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High school students attending career day at PEC
The future looks bright: Meet seven of the next generation’s potential engineers.
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PEC’s engineers host students for career day

Nov 10, 2017

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PEC Engineering VP Paul Lochte talks to area students

PEC Interim Vice President of Engineering Paul Lochte explains the diversity of options available in the engineering field.
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PEC's Engineering team hosted seven high school juniors from Marble Falls High School and Faith Academy for a career day on Nov. 2. The students were treated to a morning-long exploration of the many career paths available for engineers at the cooperative, including personal job chats with eight PEC engineers and a tour of PEC's control center.

"I've always had a passion for engineering," Faith Academy student James Hoover said. "Since early childhood, I've been building things with my dad and my mom. Now that I'm older, I'm getting into more technical stuff."

The technical element was on full display for the teens, who talked with PEC Interim Vice President of Engineering Paul Lochte and others about career paths in engineering, including grid modernization and automation, substation design, voltage regulation and mapping and planning. Throughout, the PEC engineers peppered their high-level overview with invaluable practical tips and personal stories earned through years of experience.

"Take your engineering certification exams right out of college," Lochte advised. "That way, the material is still fresh in your mind."

"Those tests he's talking about are no joke," PEC Grid Modernization and Utility Automation Director Daren Curry warned. "They're eight hours long. Each."

True to the electric industry, the engineers also presented plenty of shock and awe along with the practical advice. Curry regaled the students with dramatic retellings of encountering arcing equipment, and PEC Engineer Nick Amidei explained safety hazards in the field.

"When we're out in the field, we're not allowed to wear wedding rings or belts, because the electricity will heat up the metal until it's molten and can burn them straight off," Amidei said.

At the end of the day, the clear favorite among the students was the Supervisory Control and Data Acquisition (SCADA) room, the control center in which operators and dispatchers work around the clock to remotely monitor every line and breaker in PEC's 8,100-square-mile electrical system.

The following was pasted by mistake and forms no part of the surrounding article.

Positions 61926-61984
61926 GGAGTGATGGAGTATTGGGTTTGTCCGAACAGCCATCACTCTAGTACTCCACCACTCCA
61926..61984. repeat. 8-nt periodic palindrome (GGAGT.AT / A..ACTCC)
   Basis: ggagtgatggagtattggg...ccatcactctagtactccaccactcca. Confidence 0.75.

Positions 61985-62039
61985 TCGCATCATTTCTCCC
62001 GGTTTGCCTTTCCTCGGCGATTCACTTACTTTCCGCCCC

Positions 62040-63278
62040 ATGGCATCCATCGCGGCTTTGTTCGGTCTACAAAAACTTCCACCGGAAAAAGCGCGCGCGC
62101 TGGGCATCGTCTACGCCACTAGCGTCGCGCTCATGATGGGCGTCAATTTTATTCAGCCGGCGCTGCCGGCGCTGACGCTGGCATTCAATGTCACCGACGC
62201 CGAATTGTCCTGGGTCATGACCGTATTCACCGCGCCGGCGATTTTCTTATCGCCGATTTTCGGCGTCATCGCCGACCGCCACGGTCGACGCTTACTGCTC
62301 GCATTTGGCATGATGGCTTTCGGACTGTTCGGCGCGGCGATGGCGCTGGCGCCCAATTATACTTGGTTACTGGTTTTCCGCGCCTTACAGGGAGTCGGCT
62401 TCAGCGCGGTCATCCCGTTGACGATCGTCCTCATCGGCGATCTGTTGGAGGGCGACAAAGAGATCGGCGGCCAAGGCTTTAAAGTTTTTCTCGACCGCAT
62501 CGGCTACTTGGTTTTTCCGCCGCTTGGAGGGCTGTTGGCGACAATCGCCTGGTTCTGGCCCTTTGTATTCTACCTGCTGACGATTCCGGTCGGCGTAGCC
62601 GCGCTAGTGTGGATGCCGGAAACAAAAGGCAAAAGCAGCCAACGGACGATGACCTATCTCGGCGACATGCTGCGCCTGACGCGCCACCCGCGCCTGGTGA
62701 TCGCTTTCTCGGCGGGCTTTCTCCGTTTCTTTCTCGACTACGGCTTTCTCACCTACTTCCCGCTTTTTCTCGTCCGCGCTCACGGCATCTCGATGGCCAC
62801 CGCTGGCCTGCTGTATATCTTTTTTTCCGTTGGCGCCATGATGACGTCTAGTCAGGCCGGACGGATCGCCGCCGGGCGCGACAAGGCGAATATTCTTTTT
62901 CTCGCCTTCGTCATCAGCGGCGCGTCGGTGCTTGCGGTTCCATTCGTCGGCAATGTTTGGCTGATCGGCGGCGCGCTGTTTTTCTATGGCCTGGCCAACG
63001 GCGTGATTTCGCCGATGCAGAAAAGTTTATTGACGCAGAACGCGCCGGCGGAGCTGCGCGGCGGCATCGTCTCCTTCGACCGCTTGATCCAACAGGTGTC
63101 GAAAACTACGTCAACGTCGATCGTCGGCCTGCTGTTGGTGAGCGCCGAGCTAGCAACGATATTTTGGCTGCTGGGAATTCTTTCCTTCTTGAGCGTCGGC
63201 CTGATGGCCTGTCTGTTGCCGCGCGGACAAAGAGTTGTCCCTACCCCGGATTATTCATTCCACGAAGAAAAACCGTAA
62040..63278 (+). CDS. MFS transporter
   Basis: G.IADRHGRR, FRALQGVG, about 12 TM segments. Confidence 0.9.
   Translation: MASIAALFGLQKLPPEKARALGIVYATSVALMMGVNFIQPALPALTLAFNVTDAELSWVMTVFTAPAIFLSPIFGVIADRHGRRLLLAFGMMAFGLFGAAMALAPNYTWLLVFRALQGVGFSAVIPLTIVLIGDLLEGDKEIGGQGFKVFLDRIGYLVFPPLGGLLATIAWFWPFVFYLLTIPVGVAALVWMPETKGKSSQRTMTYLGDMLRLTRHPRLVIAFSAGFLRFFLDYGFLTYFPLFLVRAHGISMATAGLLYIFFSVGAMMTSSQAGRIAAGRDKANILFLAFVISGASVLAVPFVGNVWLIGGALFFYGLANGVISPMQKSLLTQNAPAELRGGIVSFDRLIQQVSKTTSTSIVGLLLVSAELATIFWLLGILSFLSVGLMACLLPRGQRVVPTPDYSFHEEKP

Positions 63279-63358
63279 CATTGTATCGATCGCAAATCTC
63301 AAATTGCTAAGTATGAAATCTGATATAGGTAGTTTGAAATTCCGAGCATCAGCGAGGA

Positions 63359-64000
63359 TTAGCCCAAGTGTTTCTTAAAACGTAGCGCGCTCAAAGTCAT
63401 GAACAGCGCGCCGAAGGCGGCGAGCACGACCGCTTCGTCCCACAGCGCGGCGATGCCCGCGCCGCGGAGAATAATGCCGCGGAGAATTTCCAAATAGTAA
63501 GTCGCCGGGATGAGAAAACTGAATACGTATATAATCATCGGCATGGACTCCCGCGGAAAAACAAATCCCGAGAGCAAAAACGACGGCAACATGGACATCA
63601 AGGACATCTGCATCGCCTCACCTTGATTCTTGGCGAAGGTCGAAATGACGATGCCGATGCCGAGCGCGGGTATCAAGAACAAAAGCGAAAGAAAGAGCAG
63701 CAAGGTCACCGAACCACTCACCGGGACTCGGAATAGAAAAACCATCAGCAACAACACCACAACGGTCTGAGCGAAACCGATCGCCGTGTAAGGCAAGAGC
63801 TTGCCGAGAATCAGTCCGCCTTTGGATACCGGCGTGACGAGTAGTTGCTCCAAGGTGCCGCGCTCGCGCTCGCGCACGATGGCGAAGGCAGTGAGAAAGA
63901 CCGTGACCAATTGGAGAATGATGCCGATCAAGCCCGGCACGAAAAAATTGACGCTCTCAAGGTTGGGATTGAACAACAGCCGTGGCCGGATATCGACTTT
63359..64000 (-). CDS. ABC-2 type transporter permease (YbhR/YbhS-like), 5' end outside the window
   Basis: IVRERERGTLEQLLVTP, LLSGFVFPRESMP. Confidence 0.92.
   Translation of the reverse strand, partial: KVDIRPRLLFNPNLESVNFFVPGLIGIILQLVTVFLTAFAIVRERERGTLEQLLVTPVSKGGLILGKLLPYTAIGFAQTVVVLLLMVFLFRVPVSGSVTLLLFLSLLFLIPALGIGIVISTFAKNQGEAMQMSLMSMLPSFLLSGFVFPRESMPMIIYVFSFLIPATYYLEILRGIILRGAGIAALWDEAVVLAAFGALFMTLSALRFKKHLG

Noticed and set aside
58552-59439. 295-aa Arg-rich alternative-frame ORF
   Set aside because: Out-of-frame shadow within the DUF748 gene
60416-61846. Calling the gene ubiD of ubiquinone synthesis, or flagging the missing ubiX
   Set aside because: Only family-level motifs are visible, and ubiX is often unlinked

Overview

"It felt like we were at NASA," Marble Falls High School student Hunter Cruse said. "It was so high tech."

PEC SCADA Operations Manager Zack DeLeon, who provided a guided tour of the SCADA room, inspired the students by explaining that the paths to a career in SCADA are diverse. His current team includes former lineworkers, a district planner, an Army-educated armament electrician and even former member services agents who fell in love with the technical side of the job.

At the end of an exciting morning, the students — many of whom began the day by noting that they were "still considering" options for college — left with a new outlook and new ideas about their futures.

"I've always been interested in engineering," said Marble Falls High School student Samuel Haywood, who credits his father with encouraging his passion. "When I got to PEC [today], I didn't think I was really interested in electrical engineering. But I went through this whole tour, and I'm pretty into it now."

As far as the PEC staff were concerned, it was just great to meet the next generation of potential engineers.

"We are thrilled that PEC Engineering can be a part of two local high school career day offerings," PEC Executive Assistant Audri Nelson said. "This is a fun opportunity for us to be able to give back to our community as we hope to enlighten students on future career possibilities."

Want a sneak peek of the high-tech SCADA room Read about its operators and see if you can interpret the secret language of its alarms »

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